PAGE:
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Our Customer Survey Philosophy

By | Customer Experience, Engagement, Industry, Organizational Health, Trends Reports & Surveys | No Comments

“Where DOES my feedback really go?”

At Daxko, each and every team member takes your feedback very seriously! It helps us continue doing the right things right and the other things better.  We wouldn’t be in business without you, our wonderful customers, so thank you.

As you may have noticed, we have recently changed the way we solicit your feedback. For some of you reading this (our legacy Daxko customers), you’ll remember we used to ask a lot of questions twice a year. For others like our CSI customers, you may have never received a survey at all. Now we are surveying all customers quarterly, with just one question plus an opportunity to provide additional comments. This simple, yet well tested approach, gives us insight in a quick, easy way and increases the likelihood of more people responding.

We care about what’s important to you.  In fact, we read Every. Single. Comment.

Daxko’s goal is to have each of our customers be a RAVING FAN. We know we have to earn this status and are working hard to achieve it. It’s no joke to us.

Finally, once you give us your candid feedback, we get to the best part. Starting with our October 2016 survey, a Daxko team lead will be calling to “close the loop” with many of you who gave us the opportunity to hear your feedback, positive and not-so-positive.

Why do we do this?

We care about what you think, and we want to provide you with EXCEPTIONAL EXPERIENCES.

These surveys help us do that in 3 key ways:

  • Understand your feedback on a deeper level
  • A chance to resolve any outstanding items
  • Share any relevant updates

We think this type of two-way communication is SUPER important for a strong partnership!

So, thanks in advance for your feedback.

 

Molly Harrison is Daxko’s SVP of Services. She and her team work to create exceptional experiences for Daxko customers each and every day.

data-blog

Data is Meaningless (Not Really – Hear Me Out)

By | Board, Industry, Leadership, Mission Delivery, Organizational Health, Trends Reports & Surveys | 3 Comments

As the new Daxko Product Manager focused on all things reporting and analytics across Daxko products, I spend 100% of my time listening to users, documenting needs, and forming and managing plans to ensure that what we do now will improve what is delivered to customers in the short and long terms. This is sincerely fun stuff.

In my 13 years of working with data in different jobs — from U.S. Space Command (yep, you can ask me about satellites) to federal child welfare benchmarking (happy to chat about child well-being trends) to Y-USA and Y data (program, membership and impact – you name it!), my hands-down favorite thing is this…

Data doesn’t answer questions well.

Nope, I’m not kidding.

Intuitively, we all know this. If your blood pressure is 160 over 110, you think, “that’s not good” … BUT if it was 170 over 120 when you measured it two weeks ago, then all of a sudden those very same numbers make you think, “I’m improving! This is good (or at least better)”. Those “bad looking” numbers are telling you you’re moving in the right direction.

As you might infer, “how was that collected?”, “so what?”, “compared to what?” and “well, that depends … “ are my go-to responses. That’s because if we don’t answer these questions we are in danger of not understanding what is actually going on and making bad decisions as a result.

Data need to be many things to be meaningful. At a minimum, it needs the following:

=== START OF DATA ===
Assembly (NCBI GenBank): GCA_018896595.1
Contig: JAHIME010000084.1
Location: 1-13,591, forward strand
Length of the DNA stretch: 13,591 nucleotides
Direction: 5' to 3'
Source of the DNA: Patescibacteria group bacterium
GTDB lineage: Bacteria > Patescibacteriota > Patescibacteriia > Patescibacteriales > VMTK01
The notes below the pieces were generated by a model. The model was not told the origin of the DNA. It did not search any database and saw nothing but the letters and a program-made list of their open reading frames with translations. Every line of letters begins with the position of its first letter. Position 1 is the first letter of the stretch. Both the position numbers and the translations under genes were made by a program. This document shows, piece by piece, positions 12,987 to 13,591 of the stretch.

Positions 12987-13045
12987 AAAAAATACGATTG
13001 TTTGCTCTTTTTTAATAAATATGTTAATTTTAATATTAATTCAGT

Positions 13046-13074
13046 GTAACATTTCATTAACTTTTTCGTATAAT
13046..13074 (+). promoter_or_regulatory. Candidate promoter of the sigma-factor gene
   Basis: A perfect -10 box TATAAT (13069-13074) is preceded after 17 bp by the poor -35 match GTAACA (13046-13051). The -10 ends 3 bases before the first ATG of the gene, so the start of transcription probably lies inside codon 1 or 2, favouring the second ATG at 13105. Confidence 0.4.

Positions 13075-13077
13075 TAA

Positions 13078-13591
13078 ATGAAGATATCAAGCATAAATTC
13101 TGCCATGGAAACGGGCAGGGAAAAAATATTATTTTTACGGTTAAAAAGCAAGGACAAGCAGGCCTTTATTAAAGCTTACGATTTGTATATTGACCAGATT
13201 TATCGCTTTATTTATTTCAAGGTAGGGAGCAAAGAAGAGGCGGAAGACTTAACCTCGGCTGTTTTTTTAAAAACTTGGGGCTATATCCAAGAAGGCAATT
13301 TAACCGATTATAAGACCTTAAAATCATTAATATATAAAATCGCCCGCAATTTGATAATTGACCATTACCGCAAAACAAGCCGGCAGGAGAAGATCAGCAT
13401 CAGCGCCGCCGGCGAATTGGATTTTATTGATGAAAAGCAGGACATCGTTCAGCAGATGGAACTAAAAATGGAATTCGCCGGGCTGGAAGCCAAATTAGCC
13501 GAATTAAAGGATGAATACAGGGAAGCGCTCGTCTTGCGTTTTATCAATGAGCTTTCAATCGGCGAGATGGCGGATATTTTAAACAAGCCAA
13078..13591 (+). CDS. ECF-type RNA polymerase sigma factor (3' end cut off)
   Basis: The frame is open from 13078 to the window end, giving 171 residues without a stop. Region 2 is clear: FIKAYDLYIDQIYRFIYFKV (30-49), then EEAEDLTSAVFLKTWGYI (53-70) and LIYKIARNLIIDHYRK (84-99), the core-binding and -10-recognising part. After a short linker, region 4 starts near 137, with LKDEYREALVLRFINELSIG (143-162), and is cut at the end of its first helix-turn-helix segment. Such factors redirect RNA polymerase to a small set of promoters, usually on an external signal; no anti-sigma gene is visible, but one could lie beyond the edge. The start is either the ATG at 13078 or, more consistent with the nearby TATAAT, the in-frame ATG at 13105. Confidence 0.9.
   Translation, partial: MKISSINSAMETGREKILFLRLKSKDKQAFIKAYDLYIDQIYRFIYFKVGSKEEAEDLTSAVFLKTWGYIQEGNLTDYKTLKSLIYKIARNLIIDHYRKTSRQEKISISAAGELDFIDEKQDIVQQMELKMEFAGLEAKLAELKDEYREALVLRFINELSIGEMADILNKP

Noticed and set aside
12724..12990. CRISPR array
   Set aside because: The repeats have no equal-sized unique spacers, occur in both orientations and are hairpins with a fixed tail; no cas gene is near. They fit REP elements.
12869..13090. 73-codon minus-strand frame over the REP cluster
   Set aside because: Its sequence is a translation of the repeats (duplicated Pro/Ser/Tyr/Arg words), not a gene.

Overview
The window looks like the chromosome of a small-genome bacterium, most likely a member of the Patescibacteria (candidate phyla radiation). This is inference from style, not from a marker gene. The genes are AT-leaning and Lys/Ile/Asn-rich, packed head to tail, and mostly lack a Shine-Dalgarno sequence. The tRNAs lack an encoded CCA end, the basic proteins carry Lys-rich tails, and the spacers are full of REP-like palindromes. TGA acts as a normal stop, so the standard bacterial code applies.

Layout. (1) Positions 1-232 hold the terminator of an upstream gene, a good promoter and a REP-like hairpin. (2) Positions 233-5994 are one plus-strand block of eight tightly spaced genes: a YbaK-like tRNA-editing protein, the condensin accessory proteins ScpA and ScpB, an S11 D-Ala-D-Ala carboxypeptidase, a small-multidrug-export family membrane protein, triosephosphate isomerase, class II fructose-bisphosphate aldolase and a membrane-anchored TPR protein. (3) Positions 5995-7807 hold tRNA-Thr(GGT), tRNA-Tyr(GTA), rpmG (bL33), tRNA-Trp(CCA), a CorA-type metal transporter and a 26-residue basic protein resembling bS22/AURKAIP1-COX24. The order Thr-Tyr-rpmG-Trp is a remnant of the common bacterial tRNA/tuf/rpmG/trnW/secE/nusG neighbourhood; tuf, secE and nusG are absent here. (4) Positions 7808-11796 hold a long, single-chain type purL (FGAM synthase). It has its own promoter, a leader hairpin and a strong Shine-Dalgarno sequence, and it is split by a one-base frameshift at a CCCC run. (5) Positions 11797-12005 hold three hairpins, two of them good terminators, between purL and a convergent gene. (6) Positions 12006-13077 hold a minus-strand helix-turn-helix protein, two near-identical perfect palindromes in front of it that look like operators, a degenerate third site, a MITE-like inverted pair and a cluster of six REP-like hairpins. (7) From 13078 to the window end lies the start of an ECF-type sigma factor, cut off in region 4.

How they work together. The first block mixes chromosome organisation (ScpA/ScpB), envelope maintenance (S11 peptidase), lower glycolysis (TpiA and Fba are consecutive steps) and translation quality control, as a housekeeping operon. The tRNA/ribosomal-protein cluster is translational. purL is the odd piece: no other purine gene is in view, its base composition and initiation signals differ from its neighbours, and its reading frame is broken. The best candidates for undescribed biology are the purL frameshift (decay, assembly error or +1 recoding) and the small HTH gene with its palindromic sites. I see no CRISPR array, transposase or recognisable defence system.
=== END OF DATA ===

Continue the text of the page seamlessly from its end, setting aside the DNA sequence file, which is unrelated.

#1: It needs to be correct. A nurse measuring your blood pressure needs to not only know how to use the exact model of the cuff they put on your arm, they also need to read, remember, and write-down the right two numbers while using it. To go one further, the doctor who reads what the nurse wrote has to be able to decipher his or her handwriting or the whole process is nullified. The industry word for this is data integrity. It’s self-explanatory why it’s vital, but it’s also very easily not achieved — or even realized if you don’t have it.

#2: It needs to be presented in context. This is how we know what’s good, bad, or trending in a certain direction. In this example, we have blood pressure guidelines for healthy ranges. Not only do those exist, but there are different ranges for how old you are, if you’re male or female, or if you’re on a plan with your doctor to reach a certain goal. Heck, they can even change over time as new research emerges. Good health care providers will also tell you to consider this information in combination with other factors, such as family history, diet, weight, etc.

#3: It needs to be digestible. You could have access to the best information in the world, but if you can’t explain what you have, you can’t use it. If we all needed to explain systolic (top number) and diastolic (bottom number) of blood pressure, many would feel overwhelmed or get stuck on information that doesn’t answer their questions. In this example, if #1 and #2 above are done well, it’s much easier to take-in your blood pressure ratio than also having to take-in all the research behind it.

I’m drawn to analysis and reporting because good data is different than available data. I would argue that meaningful data is more important than Big Data, we’ve-always-collected-that data, and that’s-interesting data.

So let’s revise what’s above…

Data collected via sound methodologies and presented in appropriate context in a way that can be understood answers questions VERY well.

Daxko is working to give customers accurate, relevant, digestible data to our users. Some of the ways we are making this happen:
  • Improving our data warehouse so all customers will have just the right (depending on the needs of their organization) access to the  data they need
  • Elevating the custom reports user experience to provide easy, quick data points in context that will make a difference to the organization